Wednesday, February 20, 2013

Kavya Bhashantar Sutras

Sri Sachin Ketkar virachitam
Kavya Bhashantar Sutras

Sutra 1: Poetry (and literature) is not one but many.

Karika 1.1 Definitions of the term ‘poetry’, are contested and multiple.

Hence the term ‘poetry’ does not refer to a single type of text but it refers to various types of texts.

Karika 1.2 The Sanskrit term like Kavya is a broader category than the English term ‘poetry’ as it includes prose narratives, verse narratives, lyrics, oral narratives, narratives in standard languages as well as dialects. (See Bhamaha: Kavya Alamkara 6th Century AD).

Karika 1.3     What is poetry for Tom might be religion for Jerry.

Sutra 2:  Translation is not one but many.

Karika 2.1 Definitions of the term ‘ translation’ are contested and multiple.

Karika 2.2 Hence, the term does not refer to a single type of activity but it refers to various types of activities of rewriting and transposing texts in other languages. 

Karika 2.3 Roman Jakobson talks about three types of translations: interlingual, intralingual and Intersemiotic

Karika 2.4 Bhashya, adaptations and dubbing is also forms of translation. Consider ‘ Bhavaarth Deepika’ as a native form of translation

Karika 2.5 Anuwaad literally means ‘speaking after’ the teacher, usually to memorise.
Bhashantar literally means changing language.
Bhashantar is a form of Anuwaad.

Karika 2.6   What we are doing is we are repeating the production of the text in a different language.

Sutra 3: A distinction between a ‘prescriptive’ approach and a ‘descriptive’ approach to translation has to be made in any discussion of literary translation.

Karika 3. Most of the discussion on ‘problems of translation’ are of normative or prescriptive type.
Prescriptive approaches have to account for relativism.

Sutra 4: What is translation for Tom is the original for Jerry.

Karika 4.1    The ideas of ‘ loss’ and ‘ gain’ in translation are always relative to the position of the observer.

The person who complains about ‘loss’ in translation is speaking from the perspective of the Source Language Bilingual  who notices that the Translated text is very different from the Source Language Text and hence does not like it.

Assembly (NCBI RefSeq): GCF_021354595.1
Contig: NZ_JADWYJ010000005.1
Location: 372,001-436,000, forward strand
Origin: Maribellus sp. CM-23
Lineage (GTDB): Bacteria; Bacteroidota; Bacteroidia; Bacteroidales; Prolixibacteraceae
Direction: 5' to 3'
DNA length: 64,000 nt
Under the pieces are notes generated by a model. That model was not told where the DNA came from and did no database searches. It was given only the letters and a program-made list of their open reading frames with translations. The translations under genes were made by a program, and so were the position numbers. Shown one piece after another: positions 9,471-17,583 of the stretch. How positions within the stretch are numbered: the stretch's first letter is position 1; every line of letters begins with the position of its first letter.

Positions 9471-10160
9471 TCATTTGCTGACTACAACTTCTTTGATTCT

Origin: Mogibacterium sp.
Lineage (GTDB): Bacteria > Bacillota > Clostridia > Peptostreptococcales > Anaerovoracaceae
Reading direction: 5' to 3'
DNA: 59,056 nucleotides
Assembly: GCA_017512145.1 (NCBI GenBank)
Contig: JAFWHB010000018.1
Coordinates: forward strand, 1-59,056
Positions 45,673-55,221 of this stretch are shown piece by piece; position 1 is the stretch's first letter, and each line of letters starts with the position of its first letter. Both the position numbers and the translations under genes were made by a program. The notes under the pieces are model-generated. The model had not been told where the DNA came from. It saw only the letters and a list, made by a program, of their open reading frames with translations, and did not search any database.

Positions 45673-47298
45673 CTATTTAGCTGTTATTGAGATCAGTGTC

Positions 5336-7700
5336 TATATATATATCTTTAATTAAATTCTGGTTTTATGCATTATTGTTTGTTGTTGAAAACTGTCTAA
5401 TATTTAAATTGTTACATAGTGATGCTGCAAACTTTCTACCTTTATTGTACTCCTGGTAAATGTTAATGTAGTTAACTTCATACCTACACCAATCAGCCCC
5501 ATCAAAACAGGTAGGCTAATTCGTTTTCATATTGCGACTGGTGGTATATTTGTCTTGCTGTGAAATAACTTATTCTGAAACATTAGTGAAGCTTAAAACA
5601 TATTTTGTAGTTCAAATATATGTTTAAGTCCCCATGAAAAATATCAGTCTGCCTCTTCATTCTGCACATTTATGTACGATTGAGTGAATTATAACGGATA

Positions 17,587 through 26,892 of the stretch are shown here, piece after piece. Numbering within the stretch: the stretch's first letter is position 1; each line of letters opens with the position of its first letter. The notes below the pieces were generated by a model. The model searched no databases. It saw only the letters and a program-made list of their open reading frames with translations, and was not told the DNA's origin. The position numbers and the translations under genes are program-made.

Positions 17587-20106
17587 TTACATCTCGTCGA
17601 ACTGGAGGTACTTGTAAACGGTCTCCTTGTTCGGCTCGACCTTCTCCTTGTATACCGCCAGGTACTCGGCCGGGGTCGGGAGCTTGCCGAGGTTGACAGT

The real audience of translation is the target language user who has no access to the source except through translation.

Karika 4.2: From the point of view of a such a target Language Reader any translation however bad is a gain.

Sutra 5: The Schleiermacher Sutra

Karika 5. 0 There are only two methods of translating: “Either the translator leaves the author in peace, as much as possible, and moves the reader towards him; or he leaves the reader in peace, as much as possible, and moves the author towards him.”

[‘On the Different Methods of Translating’, trans. Andre Lefevere, in Lefevere’s Translating Literature: The German Tradition from Luther to Rosenzweig (Assen and Amsterdam: Van Gorcum 1977), 67–89]

The first is nativizing the foreign text and the second one is foreignizing the native language. The first one is domesticating and the other is foreignizing.

Sutra 6: The Wittgenstein Sutra

Karika 6: There is no such a thing as a good or bad translation or the way of translation in the absolute sense of the terms.  

Wittgenstein in A Lecture on Ethics (1929) makes a distinction between what is ‘relative and trivial judgement of value’ and ‘absolute or ethical judgement of value’. The former is usually mere statement of facts while the later is usually nonsensical or consists of analogies, similes and allegories. Religion and Ethics usually end up using the second kind of language. Wittgenstein says that the second type hardly adds to our knowledge. 

Karika 6 :When we say a particular translation or a way of translating is good or bad we must ask good for what or to what purpose. A translator and translation critic should ask what is the purpose of the translation and what is its use.

Sutra 7: Strategies and Techniques